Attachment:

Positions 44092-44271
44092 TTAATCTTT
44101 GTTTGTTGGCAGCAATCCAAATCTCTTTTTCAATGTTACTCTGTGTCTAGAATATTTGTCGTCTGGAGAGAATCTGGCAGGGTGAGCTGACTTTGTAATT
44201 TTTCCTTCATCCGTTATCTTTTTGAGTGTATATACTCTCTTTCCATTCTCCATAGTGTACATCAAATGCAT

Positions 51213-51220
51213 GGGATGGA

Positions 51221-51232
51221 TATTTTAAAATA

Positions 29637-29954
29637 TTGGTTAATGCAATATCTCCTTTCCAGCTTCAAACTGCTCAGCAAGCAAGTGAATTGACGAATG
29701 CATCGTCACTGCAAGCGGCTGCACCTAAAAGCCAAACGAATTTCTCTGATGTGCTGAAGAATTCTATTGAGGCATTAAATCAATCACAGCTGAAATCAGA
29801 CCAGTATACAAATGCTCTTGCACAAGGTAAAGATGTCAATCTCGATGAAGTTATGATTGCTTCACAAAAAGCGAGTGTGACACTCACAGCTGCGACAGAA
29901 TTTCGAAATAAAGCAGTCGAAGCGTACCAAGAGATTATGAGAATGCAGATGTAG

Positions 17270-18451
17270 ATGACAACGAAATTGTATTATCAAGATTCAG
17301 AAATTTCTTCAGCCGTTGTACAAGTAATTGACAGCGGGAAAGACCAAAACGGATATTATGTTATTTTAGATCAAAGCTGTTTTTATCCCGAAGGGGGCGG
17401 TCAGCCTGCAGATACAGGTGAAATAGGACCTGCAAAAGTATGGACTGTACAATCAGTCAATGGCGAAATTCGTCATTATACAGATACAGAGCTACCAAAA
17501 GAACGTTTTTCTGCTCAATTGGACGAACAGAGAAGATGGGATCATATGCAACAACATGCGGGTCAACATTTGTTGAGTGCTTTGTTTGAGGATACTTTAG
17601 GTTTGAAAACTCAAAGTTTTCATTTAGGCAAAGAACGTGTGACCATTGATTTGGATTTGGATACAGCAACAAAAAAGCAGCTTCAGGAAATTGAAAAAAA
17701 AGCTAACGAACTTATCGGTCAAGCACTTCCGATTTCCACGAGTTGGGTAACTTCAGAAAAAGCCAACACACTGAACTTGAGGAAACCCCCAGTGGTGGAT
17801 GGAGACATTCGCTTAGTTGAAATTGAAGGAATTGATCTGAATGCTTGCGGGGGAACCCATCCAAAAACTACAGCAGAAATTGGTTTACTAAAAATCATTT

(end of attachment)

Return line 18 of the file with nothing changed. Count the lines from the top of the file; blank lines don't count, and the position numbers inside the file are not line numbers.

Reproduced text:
17501 GAACGTTTTTCTGCTCAATTGGACGAACAGAGAAGATGGGATCATATGCAACAACATGCGGGTCAACATTTGTTGAGTGCTTTGTTTGAGGATACTTTAG